Grant T. Kirker
Grant T. KirkerDurability and Wood Protection Research
Research Forest Products Technologist
One Gifford pinchot Drive
- Education &
- Organizations &
- Products &
- Lab Notes
- Microbial Community Dynamics of Wood Decay
- Microbial Degradation of Wood Preservatives
- Termite-Fungal Interactions
- Naturally Durable Wood Species
- Mississippi State University, MS, Ph.D. Forest Products , 2008
- Mississippi State University, MS, M.S. Entomology (minor=Plant Pathology) , 2004
- Mississippi State University, MS, B.S. Agricultural Pest Management , 2001
- ASTM International, Chair Of Subcommittee D07.06 (2015 - Current)
- American Wood Protection Association, Chair Of Committee P6 (Methods For The Evaluation Of Wood Preservatives) (2014 - Current)
- Entomological Society of America, Member
- Forest Products Society (FPS), Member
- Society of Wood Science and Technology (SWST), Member
- International Research Group on Wood Protection, Member
|Publication Year: 2019|
Highlight ID: 1332
|Going Big with Mass Timber Protection|
Researchers are leading efforts to better understand mass timber as a next generation building material and provide safe effective protection strategies to ensure public safety and responsible forest stewardship. ...
|Publication Year: 2018|
Highlight ID: 1302
|Examination of Historic National Park System Ship Eureka|
Researchers collaborated with the National Park Service (NPS) to examine a historic ship preserved at the San Francisco Maritime National Historical Park. ...
|Publication Year: 2017|
Highlight ID: 1298
|Effective utilization of naturally durable wood biomass offers an overlooked source of potential wood protectants|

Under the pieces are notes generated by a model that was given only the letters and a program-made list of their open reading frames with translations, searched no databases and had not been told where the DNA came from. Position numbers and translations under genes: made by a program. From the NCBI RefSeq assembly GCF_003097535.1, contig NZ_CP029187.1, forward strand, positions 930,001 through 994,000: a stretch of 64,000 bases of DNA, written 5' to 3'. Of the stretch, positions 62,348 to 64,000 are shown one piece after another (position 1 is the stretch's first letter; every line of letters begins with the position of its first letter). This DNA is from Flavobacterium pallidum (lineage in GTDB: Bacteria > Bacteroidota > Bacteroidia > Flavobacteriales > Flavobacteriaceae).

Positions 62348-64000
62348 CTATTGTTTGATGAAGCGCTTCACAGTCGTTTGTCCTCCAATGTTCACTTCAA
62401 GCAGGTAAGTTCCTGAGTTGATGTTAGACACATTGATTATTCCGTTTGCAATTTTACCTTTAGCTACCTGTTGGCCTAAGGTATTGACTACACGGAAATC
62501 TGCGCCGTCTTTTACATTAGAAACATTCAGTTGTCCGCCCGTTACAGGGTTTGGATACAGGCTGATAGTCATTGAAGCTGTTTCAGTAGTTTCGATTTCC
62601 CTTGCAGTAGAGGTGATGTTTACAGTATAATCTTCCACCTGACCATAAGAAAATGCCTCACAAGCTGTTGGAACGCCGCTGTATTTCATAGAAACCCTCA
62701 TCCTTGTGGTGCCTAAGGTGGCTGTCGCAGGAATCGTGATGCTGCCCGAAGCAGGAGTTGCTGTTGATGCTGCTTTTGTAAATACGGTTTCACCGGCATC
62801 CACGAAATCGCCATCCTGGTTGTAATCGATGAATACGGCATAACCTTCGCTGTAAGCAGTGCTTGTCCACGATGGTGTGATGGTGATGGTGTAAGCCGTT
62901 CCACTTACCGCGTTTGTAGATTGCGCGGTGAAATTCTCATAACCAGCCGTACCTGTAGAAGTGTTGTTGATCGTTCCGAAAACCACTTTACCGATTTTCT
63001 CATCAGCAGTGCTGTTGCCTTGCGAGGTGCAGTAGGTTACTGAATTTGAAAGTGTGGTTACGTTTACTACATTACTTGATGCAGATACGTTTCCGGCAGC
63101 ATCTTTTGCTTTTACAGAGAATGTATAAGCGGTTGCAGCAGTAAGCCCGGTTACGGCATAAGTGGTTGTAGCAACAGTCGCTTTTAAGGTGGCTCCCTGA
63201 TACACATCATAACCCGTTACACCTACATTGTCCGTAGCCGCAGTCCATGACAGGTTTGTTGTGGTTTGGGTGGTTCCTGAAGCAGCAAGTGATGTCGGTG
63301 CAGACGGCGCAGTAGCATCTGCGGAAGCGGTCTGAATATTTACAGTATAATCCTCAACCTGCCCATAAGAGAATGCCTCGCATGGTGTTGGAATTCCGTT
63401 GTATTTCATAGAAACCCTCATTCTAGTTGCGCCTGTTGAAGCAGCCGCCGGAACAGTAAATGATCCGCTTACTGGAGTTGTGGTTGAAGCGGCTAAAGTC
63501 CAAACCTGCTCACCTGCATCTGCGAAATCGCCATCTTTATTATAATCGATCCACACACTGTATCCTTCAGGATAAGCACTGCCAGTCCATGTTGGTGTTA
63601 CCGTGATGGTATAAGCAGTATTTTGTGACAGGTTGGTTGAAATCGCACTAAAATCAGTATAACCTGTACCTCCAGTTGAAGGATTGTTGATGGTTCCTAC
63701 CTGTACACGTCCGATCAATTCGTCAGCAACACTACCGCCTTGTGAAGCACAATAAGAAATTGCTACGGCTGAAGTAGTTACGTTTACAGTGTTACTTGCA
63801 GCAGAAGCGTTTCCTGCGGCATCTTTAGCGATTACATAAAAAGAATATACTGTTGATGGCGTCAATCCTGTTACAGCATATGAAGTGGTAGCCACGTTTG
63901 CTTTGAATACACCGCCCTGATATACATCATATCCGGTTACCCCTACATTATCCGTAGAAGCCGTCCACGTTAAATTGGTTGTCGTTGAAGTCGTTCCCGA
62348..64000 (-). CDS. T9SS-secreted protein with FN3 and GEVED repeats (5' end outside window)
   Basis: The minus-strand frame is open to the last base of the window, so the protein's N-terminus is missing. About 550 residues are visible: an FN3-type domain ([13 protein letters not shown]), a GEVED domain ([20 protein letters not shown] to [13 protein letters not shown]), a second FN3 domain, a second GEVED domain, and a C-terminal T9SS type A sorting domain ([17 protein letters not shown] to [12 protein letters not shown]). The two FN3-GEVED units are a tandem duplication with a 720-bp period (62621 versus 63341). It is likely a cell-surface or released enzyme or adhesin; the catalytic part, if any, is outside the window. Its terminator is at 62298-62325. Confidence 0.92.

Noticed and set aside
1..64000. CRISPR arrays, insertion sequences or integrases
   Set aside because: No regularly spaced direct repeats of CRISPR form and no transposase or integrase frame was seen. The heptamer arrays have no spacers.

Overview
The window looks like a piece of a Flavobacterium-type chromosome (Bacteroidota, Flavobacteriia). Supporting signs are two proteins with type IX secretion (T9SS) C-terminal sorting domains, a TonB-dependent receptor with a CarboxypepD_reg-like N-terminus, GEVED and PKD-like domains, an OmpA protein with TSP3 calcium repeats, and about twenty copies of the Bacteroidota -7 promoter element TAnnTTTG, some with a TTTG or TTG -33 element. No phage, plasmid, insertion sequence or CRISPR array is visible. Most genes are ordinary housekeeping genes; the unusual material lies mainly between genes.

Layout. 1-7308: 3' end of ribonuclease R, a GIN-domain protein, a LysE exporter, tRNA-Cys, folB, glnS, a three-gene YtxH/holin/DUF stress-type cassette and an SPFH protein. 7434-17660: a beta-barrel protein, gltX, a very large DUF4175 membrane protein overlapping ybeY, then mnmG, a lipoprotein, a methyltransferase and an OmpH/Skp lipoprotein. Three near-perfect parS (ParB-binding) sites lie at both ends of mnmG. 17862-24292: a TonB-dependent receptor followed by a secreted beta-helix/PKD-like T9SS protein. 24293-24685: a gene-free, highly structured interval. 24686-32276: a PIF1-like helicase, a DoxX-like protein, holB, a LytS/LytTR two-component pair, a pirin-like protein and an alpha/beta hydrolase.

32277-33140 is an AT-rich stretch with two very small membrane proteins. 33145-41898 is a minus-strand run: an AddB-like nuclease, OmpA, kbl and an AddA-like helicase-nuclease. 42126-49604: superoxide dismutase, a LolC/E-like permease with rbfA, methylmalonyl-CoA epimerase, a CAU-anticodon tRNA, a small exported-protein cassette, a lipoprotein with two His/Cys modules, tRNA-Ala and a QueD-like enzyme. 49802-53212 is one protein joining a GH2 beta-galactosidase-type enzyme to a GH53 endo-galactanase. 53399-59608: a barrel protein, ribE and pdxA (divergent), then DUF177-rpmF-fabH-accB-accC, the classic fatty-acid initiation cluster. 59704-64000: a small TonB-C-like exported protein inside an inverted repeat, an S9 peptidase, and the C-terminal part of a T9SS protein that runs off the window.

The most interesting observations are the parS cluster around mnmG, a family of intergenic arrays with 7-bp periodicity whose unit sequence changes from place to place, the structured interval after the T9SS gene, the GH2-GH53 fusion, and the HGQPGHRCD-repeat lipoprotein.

Forest Service researchers at the Forest Products Laboratory in Madison, Wisc., are evaluating extractives as potential next-generation wood preservatives. This bio-rational approach offers environmentally friendly alternatives to wood preservatives ...
|Publication Year: 2012|
Highlight ID: 7
|Natural Wood Durability Studied to Estimate Wood's Performance|
Naturally occurring chemicals in some wood species make them more durable against deterioration ...
|A Salty Tale of Wood Damage Research and Discovery|
A tenacious fungus, a conspiracy theory, a historic ship, a unique gift from Princeton University, and two Forest Products Laboratory (FPL) researchers, Grant Kirker and Samuel Zelinka, collaborating with researchers from Germany and Canada all converged in the right order of events to produce some...
|International Collaboration and Competitive Rivalry Push FPL Scientists to Excellence|
There was nothing earth-shattering found—though some hypotheses were discarded and new research launching points were identified. And that’s extremely important because science, research and development are not linear. Sometimes there isn’t a “Eureka!” moment, just insatiable curiosity, g...
|There’s a Superhero Beneath Your Feet|
Imagine a trail dipping below a steep valley edge surrounded by lush, verdant greens. A brook chatters below and in its soft watery tones invites hikers to a moment of relaxation and communion. The breeze is soft and sweet as the leaf canopy dances in unison overhead. It is idyllic and accessib...
|Time in a Bottle:|
The simple soil bottle presents an extremely useful tool for predicting performance of preservative treated, modified or naturally durable woods. The methodology was developed in the 1940s exclusively for evaluating wood preservatives against wood decay fungi. It has been adapted over several decade...
It is truly impossible to divide the wealth and richness of America’s forest resources into two categories, but when evaluated in terms of natural durability, two distinct camps emerge: trees which yield naturally durable wood, and those that don’t. Naturally durable trees tend to produce their ...
A new report has just been published: Wood Protection Research Council, Research Priorities 2013
|Looking into the Future of Wood Preservation|
Carol Clausen and her group are serious about wood as a sustainable and versatile building material. Here Amy Blodgett, Rachel Arango, and Bessie Woodword check soil block samples in their ongoing research...